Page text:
Many years in B2B PR have taught the ThinkInk team some valuable lessons – especially about what to expect when media opportunities arise. We try to avoid making generalizations about our clients and their tendencies… but when we see similar patterns over and over again, we absorb them into our understanding of how best to serve our clients. One of those patterns is far too common. In our experience, B2B executives do not like preparing for a press interview.
We understand the common reasons why. C-level professionals and senior managers are busy, and they’re experienced. They already know their industries and their companies’ products, services, technologies, or other offerings like the backs of their hands. Especially if they helped found or launch their ventures, B2B executives can speak for hours on end about what their solutions do, how they were built, and how they serve their target market.
But here’s the thing: That doesn’t mean they can speak for hours on end in a manner that will captivate a reporter’s interest (and motivate that reporter to write about our clients’ products or companies in a compelling way). Every media interview presents an opportunity for executives to tell their “corporate story” or communicate their solutions’ unique value in a new way – an opportunity that’s well worth preparing for. Here are our tips on doing that well.
Consider the Context
Especially if they’re seasoned presenters or regulars on the industry speaking circuit, executives often “go rote” when talking to reporters: They jump on the call and dive straight into their most commonly deployed themes and talking points, no matter the publication or journalist they’re speaking to.
That creates obvious issues. A reporter for an industry trade publication will have a different background and level of understanding about a given sector, market problem, or technology than one who writes for a national media outlet. Taking time to understand the context of the interview – including why the reporter chose to speak to you, what the angle of the story may be, and what the publication and reporter typically cover – is key to ensuring that the right message is conveyed.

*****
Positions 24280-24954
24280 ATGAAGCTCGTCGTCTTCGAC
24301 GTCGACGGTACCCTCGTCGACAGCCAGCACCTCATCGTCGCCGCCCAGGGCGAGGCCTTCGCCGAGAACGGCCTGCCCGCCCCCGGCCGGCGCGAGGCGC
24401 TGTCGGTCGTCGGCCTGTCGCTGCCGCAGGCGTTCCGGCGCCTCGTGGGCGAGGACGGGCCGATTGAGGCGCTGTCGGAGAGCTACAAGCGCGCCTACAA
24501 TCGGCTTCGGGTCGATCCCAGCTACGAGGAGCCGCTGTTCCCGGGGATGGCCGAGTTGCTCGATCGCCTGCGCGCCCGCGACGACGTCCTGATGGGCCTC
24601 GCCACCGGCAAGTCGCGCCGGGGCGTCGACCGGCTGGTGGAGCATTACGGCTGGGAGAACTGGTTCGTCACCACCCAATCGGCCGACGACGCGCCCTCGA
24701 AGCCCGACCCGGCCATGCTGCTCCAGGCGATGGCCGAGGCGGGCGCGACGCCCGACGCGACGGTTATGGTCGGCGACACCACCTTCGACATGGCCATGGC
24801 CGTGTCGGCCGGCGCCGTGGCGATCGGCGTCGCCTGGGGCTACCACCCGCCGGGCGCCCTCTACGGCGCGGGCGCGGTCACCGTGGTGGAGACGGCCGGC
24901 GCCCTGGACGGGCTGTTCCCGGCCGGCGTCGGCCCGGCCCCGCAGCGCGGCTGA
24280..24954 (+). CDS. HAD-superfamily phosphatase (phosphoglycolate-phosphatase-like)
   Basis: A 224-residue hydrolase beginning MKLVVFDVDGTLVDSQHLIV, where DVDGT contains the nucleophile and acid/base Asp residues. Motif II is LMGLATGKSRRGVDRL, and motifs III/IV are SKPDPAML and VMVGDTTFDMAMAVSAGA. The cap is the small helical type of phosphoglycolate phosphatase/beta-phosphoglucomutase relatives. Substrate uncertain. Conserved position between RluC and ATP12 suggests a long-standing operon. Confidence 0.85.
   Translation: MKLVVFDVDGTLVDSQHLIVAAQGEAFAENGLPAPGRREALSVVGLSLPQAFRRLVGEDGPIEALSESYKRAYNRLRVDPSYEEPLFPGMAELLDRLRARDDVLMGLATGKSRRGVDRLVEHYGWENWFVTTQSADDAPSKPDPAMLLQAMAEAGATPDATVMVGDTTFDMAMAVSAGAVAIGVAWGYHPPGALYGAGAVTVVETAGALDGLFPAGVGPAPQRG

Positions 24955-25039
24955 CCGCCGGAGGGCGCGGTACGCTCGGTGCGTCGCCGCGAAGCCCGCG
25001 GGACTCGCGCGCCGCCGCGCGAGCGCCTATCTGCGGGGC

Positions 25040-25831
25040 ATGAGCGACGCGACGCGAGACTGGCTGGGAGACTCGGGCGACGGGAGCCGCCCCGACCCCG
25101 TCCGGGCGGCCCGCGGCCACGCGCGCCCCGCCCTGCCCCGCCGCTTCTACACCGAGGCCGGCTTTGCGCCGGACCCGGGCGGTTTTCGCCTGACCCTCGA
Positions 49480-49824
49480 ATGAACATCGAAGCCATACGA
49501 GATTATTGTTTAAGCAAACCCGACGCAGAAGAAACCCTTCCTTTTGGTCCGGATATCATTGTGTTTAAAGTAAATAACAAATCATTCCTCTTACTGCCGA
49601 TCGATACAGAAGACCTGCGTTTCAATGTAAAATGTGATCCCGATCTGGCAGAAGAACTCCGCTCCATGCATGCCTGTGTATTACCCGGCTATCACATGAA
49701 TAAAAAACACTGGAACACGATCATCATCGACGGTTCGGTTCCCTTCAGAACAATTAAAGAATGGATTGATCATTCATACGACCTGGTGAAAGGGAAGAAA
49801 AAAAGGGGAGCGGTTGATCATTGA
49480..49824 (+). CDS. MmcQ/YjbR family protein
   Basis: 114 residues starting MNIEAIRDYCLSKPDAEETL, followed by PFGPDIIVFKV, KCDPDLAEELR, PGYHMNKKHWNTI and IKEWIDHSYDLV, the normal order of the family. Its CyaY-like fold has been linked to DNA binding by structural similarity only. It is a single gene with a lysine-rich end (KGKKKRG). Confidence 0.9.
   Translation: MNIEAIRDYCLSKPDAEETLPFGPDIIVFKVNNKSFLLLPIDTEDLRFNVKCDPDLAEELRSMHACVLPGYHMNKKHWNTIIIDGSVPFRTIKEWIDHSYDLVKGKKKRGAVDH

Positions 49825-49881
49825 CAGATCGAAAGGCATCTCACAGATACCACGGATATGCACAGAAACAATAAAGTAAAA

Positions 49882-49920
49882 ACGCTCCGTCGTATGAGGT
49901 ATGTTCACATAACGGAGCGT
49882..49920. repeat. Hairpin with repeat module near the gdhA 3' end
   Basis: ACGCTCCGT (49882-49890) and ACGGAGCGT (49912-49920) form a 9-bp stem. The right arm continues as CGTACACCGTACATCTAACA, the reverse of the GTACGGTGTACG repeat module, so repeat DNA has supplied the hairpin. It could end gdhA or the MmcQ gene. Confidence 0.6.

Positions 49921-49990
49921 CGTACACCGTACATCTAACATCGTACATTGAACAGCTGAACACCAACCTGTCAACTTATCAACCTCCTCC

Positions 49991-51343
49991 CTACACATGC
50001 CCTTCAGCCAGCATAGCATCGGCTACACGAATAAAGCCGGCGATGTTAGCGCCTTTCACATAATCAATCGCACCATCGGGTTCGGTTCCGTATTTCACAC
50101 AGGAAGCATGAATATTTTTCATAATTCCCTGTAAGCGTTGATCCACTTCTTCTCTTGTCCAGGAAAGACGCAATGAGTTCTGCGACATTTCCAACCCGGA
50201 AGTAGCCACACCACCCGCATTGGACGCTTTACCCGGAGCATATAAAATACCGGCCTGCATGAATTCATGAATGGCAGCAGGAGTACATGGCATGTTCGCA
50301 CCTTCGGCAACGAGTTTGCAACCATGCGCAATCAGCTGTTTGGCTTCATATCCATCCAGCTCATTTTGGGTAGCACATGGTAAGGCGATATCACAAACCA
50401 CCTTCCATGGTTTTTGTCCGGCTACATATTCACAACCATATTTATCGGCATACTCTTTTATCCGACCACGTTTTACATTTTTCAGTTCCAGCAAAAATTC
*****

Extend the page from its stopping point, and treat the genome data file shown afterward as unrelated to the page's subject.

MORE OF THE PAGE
Adapt to Thrive
Armed with an awareness of the context, interviewees must modify their approach to the situation at hand. The most important part of that – at least for B2B executives – is to be mindful of jargon and technical language: Trade media pros and beat reporters who are well versed in your industry may be receptive to sector-specific terminology, but others decidedly won’t be.
Adapting doesn’t have to be about “dumbing down” the message (although sometimes that doesn’t hurt). It’s more important to tailor one’s overall communication style, tone, and language to the particulars of the interview at hand.
Be Ready to Converse (not just Communicate)
Whereas bylined articles and other thought leadership pieces allow B2B executives to communicate their thoughts in a direct author-to-audience way, interviews are a two-way street. As such, they’re about more than just delivering a message – they’re about engaging in a productive conversation.
Productive for both parties, that is. By extending interview opportunities to executives, reporters are (in part) giving those executives a chance to convince them there’s a story worth telling. Opening up new lines of dialogue over the course of a conversation – by asking the reporter questions or bringing up new ideas and related topics – can help persuade them.
Heed Our Advice!
Unfortunately, the reason we know executives don’t like preparing for interviews is that so often we provide them with a wealth of tools, input, and resources to help them do that… but they don’t take us up on it. That can create issues for all parties involved: If the interview goes poorly because the executive didn’t prepare well enough, the press opportunity falls through – making everyone involved feel their time was wasted.
So the best interview-preparation advice we can give is to take interview-preparation advice! Read the prep docs and talking points, take your PR team up on it if they suggest a Q&A style run-through, and invest the time in media training when suggested – it can provide a lot of value in the long term.
And ultimately, that’s the lesson we want to impart to clients: We know that B2B executives understand their industries and products better than anyone, but we understand the B2B media better than anyone. A PR agency’s job is to help its clients make the most of any media opportunity. The smartest move for B2B executives is to let them!